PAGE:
Entrusted to help develop the Developers Trust Alliance

Entrusted to help develop the Developers Trust Alliance

After a board meeting of the Developers Alliance back in early 2018, a few of us discussed the (then) coming GDRP requirements - and how they would impact developers here in the U.S. The sense was that eventually, the U.S. would follow in Europe’s footsteps - and because of the political uncertainty, those regulations could take a number of directions. 

In an effort to lead that direction to a place that we believe best works for developers, development and innovation - while also protecting our privacy and data as citizens - we undertook to get out ahead of government regulation by creating a grassroots program that the Developers Alliance could spearhead.

That conversation continued and grew and eventually, thanks to considerable effort from some hardworking folks at the Developers Alliance, became the Developers Trust Alliance. 

MEDL Mobile Highlighted as a Leading Agency on Clutch

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For over ten years, we have been committed to building creative and collaborative mobile solutions for our impressive list of innovative clients. This commitment has been recognized by Clutch, a Washington, D.C. based research, ratings, and reviews firm, in their annual press releases on the leading development agencies in the Los Angeles and San Diego greater areas.

Clutch has identified leading companies along a number of segments and locations. MEDL Mobile has been identified as leaders in several of Clutch’s research segments – we have been highlighted as Top App Developers in Los Angeles, Top User Experience Designers in Los Angeles, and Top User Experience Designers in San Diego! Clutch identifies these leaders through the analysis of their client reviews, primarily conducted through interview style phone calls, as well as their own market research and ranking system.

We are also proud to share our recent profile on The Manifest, a sister-site to Clutch. Our profile on The Manifest includes a brief overview of our clients and recent projects. This profile also highlights our inclusion as a leader among app development companies in Los Angeles.

At MEDL Mobile, we are thrilled with this recognition from Clutch and The Manifest. Beyond that, we are thrilled that we have been ranked so highly because of our client feedback! We always strive to prioritize a stellar working relationship with our clients, establishing a give and take that will provide results.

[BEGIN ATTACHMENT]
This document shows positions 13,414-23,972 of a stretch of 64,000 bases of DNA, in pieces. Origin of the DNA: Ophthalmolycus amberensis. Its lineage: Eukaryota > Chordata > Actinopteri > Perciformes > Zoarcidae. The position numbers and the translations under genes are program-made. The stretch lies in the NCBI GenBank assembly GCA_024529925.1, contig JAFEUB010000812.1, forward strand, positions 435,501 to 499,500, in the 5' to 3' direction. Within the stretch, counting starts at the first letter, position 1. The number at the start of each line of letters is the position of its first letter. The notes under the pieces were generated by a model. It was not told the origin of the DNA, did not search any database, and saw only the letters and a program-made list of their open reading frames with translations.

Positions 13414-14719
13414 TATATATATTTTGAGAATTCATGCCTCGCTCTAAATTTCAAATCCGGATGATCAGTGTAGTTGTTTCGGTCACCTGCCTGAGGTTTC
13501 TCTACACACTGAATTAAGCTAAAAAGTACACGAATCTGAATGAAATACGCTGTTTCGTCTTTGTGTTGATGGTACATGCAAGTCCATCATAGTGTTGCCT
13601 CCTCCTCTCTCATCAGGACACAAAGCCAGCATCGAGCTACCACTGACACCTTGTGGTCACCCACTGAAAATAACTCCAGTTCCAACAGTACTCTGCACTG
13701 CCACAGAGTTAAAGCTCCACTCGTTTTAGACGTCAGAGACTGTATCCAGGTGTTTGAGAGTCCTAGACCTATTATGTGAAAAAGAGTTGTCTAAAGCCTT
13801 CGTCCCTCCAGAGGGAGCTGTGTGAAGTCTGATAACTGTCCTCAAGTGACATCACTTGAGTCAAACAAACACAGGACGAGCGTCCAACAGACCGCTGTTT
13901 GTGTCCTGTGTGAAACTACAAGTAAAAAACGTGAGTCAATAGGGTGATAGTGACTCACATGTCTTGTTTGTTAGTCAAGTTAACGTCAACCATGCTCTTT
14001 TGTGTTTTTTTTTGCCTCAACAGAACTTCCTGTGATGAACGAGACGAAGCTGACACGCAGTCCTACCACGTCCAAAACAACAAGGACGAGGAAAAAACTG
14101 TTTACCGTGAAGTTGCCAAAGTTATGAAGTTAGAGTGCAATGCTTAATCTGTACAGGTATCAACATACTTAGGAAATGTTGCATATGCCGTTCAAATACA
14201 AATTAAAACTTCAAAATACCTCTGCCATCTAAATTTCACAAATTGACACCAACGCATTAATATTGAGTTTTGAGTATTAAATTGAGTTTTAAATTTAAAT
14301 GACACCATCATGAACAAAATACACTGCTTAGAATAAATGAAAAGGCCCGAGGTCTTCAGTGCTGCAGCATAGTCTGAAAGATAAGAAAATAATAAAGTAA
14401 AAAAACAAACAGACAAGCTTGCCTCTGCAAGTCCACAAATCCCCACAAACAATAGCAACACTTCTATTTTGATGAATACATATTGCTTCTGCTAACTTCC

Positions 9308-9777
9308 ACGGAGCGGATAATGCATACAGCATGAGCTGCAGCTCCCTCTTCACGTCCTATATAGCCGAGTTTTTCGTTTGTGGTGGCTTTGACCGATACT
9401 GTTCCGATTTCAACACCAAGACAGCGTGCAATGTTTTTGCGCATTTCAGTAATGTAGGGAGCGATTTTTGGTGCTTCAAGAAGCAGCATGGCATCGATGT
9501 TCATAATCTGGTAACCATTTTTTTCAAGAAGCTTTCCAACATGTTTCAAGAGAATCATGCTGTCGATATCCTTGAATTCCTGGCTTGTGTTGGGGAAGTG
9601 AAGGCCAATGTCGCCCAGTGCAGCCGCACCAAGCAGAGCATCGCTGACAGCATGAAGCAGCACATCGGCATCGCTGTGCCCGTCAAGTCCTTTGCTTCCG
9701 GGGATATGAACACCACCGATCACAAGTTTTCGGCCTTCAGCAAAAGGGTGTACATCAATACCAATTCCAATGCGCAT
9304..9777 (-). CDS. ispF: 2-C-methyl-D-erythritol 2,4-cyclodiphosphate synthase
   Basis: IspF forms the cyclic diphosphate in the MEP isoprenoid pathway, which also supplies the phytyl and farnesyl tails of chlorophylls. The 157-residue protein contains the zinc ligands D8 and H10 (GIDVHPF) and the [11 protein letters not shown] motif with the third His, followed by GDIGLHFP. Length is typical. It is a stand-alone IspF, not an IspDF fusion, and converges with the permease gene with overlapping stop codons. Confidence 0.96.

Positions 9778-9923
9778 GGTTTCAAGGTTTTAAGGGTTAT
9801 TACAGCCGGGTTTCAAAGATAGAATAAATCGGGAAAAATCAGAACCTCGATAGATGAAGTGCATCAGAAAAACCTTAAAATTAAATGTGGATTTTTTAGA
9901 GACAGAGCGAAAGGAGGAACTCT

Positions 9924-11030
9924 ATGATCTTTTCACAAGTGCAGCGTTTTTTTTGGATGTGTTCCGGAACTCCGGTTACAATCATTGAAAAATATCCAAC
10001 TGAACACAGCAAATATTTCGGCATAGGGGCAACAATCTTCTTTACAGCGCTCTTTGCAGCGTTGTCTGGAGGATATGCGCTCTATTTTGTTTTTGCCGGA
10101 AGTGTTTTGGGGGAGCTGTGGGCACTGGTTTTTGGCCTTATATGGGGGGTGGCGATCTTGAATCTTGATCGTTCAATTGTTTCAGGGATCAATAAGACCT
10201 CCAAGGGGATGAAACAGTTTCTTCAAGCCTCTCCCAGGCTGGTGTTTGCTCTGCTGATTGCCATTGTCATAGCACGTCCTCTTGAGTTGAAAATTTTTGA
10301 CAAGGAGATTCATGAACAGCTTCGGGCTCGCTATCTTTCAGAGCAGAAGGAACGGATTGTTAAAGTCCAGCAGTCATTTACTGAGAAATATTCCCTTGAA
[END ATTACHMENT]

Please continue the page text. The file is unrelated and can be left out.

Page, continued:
One of our clients touched on this relationship by stating, “They brought so many other ideas to the process and those have made the app a much better tool.” Another one of our clients touched on this same idea, stating, “I think they’re one of the most creative companies I’ve ever worked with. The design level that they do for their industry is pretty high. Our brand was inexistent prior to our partnership with MEDL Mobile. They worked with us to create everything. They’re a friendly business to work with. They’re very relaxed and open. They’ll give you as much time as you need. You feel like it’s a partnership.” Feedback like this is what keeps us committed to the highest level of care! We look forward to keeping up with our Clutch listing and to being included in their annual report again in 2019.

The Future of Live

On November 8, 2016, I walked into my living room to see my roommate on the couch, strapped into a Samsung Gear VR headset. He wasn’t lost in a dungeon or blasting a horde of aliens, he was literally watching the election… in VR. Big Screen is responsible for this, a virtual home theater app that allows people from around the world to watch video content together.

Today, two years later, our office is immersed in an Oculus Rift game, VR Chat. The premise of VR Chat is pretty much like the movie Ready Player One. You join a virtual community of players, freely roaming a world embodied in the avatar of your choice, from Nemo to Batman. Going in and out of this virtual world had us thinking more about the direction of live streaming. We’ll get back to VR in a bit, but first let’s look at the more mainstream platforms.

Consider what Youtube, Facebook, Snapchat and Instagram are all starting to have in common. Growing trends point to group video calls and methods of live streaming between users. These platforms are providing new ways to connect with people in real-time, destroying geographical boundaries even more than before. The main strength of live video or group video calls is the immediacy of the platforms. It’s the closest thing to hanging out with anyone from the comfort of your own home. Furthermore, the immediacy of streaming live television also presents similar benefits.